The was trying to find the baby's heartbeat up near my belly button and getting nothing but silence.  It took me a little while to register that this should worry me so I asked Susan if I should be worried.  The nurse answered with reassurance.  It turns out that the heartbeat was all the way down by my mons and she had to painfully hold the monitor there amidst my bucking and rolling with the pain, which seemed to be slamming me.  I was clutching the rails of the bed, pushing my forehead into the grooves of the built-in TV speakers.  They wanted me to roll over to help them get a better angle on the monitoring and that was brutal but I made it and clutched the other side like someone who can't swim clutching the other side of a short flailing across the kiddie pool.  At this point, the nurse did a manual exam and things escalated quickly at that point.  I guess that baby was crowning and Jacob and Susan could see her head.  No one told me this, or I didn't hear them, and I was still profoundly sad because I knew we still had a lot of work ahead of us because we had only just gotten to the hospital.  Susan worked really hard at this point to pull me out of the pit of despair by saying things like, "This is happening now.  Look at how quickly they are setting out the instruments."  In my first delivery, I had pleaded with Susan to tell me how much longer I would have to push, knowing that she didn't know but needed an answer anyway.  We laugh remembering that when she said, "Seven more pushes," I shouted dramatically, "You lie!"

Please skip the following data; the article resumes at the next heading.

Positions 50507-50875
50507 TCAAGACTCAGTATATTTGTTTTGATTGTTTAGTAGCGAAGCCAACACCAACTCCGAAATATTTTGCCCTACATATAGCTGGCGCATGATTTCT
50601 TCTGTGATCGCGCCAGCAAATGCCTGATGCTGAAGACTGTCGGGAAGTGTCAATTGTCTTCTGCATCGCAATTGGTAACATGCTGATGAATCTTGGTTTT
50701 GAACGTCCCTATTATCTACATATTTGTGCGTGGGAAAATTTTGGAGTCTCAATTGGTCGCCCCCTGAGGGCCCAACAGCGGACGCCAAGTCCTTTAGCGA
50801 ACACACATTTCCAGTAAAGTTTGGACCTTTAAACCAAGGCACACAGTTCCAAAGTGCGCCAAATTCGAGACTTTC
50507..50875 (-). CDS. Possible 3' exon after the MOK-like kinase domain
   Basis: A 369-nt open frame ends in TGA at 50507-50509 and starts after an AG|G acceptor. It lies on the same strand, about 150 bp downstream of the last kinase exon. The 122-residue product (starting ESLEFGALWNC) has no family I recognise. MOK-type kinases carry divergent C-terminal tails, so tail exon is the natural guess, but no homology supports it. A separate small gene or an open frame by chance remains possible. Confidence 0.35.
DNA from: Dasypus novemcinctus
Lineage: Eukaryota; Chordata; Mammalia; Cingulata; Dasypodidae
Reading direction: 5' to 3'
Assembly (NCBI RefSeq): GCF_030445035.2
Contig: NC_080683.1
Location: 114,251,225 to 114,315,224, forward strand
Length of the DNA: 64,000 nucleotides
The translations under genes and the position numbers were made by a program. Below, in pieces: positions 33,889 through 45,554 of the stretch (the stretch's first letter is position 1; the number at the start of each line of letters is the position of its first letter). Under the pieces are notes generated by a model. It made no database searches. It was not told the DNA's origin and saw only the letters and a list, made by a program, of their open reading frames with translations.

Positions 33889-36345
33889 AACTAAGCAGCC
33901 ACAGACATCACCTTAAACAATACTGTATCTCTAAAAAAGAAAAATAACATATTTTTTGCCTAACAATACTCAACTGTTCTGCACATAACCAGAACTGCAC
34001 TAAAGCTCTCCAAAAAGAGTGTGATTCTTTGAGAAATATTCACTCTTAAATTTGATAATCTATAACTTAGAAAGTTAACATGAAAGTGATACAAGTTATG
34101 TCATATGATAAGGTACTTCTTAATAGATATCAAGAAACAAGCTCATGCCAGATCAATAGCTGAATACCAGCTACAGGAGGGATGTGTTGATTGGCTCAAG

The only part of that story I remembered in my pain, with my eyes closed, was the lying.  So, even when she said, "Listen!  Do you hear them shouting down the hallway for the midwife?  This baby is coming now," I didn't believe her.  I was sure we had hours of pain ahead of us.
Finally, the urge to push liberated my clutchy pelvis and my water broke.  On the next contraction, I yelled, "I'm either pooping or pushing!" In a crescendo and they all ran to my side.  I still didn't quite believe as Susan told me she could see the baby's ear, but it did let some light begin to shine on my terrified soul and when she told me she could see the baby's face after the next push tore out of me, I asked in a tiny voice, "It's face?" This confirmed my realization that my vagina had created a visual image of a literal partial ring of fire behind my eyelids that time and I was finally able to take on some agency in this whole birth experience and agreed to actually push one more time to get the rest of the baby out.